PLATTEVILLE (WKOW) — Lawmakers are moving forward with another year of a long-term effort to help the dairy industry in Wisconsin.
The Dairy Innovation Hub, officially approved by the state Legislature in fall 2019, aims to support farmers through research.
“One of the underlying goals of the Hub is to figure out what those next big daring, bold discoveries are that are going to keep us competitive,” said Dr. Heather White, professor of dairy cattle research and the Hub’s faculty director.
The hope is to avoid farm loss. Right now, there are about 6,800 dairy farms in Wisconsin, but in the past 15 years the state has lost half its dairy herds.
“To help provide tools, no matter farm size, or structure, or management style, to make sure that the farmers have the tools they need and the resources they need to do their job as well as they can,” White said.
UW-Platteville is one of three University of Wisconsin campuses working on new projects as part of the Dairy Innovation Hub, trying to tackle the biggest challenges for farmers.
“It’s really been interesting over this last year and a half, two years, to see how the students are talking about the dairy industry and really wanting to solve problems,” said Dr. Tera Montgomery, a professor at UW-P and the campus liaison for the Hub.
The college’s Pioneer Farm has been able to buy new technologies they couldn’t afford before, to better track cow health, how the animals’ welfare impacts milk quality, and ultimately, the products sent to consumers.
Pioneer Farm launched its new robotic milking system earlier this month, which allows the team to better track how and what the cows are eating impacts their milk.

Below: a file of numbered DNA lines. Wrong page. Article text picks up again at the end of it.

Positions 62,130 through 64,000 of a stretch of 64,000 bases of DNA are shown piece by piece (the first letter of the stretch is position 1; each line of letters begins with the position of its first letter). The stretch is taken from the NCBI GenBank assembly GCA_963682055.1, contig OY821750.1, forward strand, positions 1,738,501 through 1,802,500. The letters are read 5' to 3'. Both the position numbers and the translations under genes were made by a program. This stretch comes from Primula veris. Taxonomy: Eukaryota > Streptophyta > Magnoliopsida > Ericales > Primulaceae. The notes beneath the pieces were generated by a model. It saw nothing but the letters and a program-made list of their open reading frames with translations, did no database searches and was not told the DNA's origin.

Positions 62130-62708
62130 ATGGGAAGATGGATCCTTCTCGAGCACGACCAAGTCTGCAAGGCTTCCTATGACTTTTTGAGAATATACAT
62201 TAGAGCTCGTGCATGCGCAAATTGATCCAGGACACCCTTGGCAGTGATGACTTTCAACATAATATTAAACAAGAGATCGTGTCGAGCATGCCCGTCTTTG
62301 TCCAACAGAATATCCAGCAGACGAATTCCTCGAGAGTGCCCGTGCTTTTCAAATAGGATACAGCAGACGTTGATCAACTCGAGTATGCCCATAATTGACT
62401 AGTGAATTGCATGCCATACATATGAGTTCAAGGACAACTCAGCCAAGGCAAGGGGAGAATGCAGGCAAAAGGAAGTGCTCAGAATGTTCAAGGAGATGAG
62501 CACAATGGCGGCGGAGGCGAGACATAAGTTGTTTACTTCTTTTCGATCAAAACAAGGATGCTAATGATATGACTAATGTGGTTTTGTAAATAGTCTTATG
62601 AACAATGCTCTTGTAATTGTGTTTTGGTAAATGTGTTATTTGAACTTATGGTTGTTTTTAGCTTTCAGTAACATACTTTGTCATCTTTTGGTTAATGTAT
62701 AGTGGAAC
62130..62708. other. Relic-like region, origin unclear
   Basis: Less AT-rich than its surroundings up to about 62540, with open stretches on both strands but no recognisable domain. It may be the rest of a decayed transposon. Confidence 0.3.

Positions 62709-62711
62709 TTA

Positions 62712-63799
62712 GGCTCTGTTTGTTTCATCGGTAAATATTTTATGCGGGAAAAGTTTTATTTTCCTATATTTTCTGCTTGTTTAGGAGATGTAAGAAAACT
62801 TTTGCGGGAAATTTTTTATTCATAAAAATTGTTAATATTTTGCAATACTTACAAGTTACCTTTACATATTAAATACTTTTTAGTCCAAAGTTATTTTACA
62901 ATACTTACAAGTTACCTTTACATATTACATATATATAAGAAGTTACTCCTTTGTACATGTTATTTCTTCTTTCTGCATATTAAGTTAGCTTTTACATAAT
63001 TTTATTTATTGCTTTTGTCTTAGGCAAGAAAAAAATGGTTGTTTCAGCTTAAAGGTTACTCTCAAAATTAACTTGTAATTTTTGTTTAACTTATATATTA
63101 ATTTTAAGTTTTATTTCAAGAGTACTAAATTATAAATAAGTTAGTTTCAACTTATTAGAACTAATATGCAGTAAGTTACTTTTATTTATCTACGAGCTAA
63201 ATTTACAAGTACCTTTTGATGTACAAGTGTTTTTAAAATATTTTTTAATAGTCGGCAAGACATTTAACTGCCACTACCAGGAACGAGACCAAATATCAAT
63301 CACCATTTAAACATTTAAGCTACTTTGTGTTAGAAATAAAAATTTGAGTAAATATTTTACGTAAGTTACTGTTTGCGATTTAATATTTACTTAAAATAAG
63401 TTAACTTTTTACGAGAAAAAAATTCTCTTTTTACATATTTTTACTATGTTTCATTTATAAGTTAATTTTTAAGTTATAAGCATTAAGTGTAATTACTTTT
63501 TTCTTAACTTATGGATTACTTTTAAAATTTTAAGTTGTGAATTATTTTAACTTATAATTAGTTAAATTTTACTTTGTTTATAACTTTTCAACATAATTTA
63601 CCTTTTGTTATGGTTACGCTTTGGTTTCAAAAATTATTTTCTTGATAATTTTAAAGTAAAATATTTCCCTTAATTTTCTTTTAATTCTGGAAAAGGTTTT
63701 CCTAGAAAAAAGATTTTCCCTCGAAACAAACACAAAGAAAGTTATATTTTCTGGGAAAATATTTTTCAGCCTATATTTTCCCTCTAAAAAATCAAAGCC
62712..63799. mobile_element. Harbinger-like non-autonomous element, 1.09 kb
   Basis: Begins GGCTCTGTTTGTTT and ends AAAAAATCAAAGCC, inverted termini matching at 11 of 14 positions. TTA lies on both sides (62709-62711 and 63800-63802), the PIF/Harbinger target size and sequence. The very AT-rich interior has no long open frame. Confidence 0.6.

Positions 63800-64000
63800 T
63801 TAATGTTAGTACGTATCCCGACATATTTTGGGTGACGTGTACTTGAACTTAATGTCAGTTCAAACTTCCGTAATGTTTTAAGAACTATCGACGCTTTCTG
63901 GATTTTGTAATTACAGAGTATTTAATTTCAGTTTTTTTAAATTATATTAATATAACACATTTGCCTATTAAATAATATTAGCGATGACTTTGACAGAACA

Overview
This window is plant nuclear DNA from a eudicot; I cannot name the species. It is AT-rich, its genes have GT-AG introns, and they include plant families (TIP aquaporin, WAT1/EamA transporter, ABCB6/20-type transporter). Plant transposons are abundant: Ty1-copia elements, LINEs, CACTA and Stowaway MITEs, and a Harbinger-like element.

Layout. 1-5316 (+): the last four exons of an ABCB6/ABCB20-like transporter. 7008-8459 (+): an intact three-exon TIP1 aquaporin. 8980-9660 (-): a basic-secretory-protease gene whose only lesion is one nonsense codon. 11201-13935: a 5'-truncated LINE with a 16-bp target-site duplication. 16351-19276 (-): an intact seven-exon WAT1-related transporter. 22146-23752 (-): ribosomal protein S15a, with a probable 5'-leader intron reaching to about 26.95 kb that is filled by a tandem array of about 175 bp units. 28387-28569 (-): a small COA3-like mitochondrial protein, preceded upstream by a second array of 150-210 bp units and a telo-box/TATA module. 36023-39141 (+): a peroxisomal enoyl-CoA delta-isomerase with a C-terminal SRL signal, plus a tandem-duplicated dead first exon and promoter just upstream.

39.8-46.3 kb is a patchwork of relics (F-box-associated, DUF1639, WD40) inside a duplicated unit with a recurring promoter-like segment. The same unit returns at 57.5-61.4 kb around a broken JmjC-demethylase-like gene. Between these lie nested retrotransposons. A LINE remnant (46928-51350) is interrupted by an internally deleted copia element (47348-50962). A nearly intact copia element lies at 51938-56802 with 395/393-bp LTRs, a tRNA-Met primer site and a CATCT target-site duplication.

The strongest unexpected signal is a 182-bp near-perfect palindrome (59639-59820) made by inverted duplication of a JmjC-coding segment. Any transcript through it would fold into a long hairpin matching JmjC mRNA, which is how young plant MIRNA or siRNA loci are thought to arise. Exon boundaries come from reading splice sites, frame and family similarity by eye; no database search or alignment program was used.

“When we look at what the farmer wants, we can say okay, here’s what we would recommend that you do to be able to get what the cheese factory wants, or so that you can make sure to save money on the nutrition side, make money on the milk side, and then it’s a win-win for everybody,” Montgomery told 27 News.
It’s also a new opportunity to partner with researchers at other campuses, to work together to address challenges in the industry.
“These three campuses have been in the same state this whole time, but now we have such a defined reason to work together to do something bigger and better than any of us could do by ourselves,” White said.
Long-term, Hub leaders are planning to bring on more faculty researchers to address recommendations from the recent Dairy Task Force.
Right now, the state is contributing nearly $8 million for the Dairy Innovation Hub as it works to support the more than $45 billion industry. Its four focus areas include land and water resources, human health and nutrition, animal health and welfare, and growing farm businesses.